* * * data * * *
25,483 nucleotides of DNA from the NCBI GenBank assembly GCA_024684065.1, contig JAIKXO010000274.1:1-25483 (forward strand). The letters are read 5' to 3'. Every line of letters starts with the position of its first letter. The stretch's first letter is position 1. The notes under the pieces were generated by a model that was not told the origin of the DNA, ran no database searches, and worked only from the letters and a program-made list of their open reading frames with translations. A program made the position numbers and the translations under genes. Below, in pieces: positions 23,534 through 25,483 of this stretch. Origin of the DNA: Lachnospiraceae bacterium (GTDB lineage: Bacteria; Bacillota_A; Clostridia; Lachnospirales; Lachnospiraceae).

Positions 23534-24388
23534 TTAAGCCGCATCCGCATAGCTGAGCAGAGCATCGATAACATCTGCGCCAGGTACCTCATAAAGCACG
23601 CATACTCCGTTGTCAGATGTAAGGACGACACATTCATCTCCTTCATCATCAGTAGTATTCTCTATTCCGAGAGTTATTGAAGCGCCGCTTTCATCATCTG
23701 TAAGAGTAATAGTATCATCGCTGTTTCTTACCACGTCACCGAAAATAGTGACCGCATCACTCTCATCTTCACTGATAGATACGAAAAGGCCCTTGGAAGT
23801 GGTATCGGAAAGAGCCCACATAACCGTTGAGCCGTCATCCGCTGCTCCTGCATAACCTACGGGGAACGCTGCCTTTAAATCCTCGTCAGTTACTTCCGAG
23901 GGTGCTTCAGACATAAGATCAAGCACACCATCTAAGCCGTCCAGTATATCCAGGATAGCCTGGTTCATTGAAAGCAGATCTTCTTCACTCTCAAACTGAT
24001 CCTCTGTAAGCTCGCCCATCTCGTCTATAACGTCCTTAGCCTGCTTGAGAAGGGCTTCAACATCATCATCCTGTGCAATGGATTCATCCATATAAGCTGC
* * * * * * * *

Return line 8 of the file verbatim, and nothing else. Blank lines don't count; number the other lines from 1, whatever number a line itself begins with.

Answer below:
24001 CCTCTGTAAGCTCGCCCATCTCGTCTATAACGTCCTTAGCCTGCTTGAGAAGGGCTTCAACATCATCATCCTGTGCAATGGATTCATCCATATAAGCTGC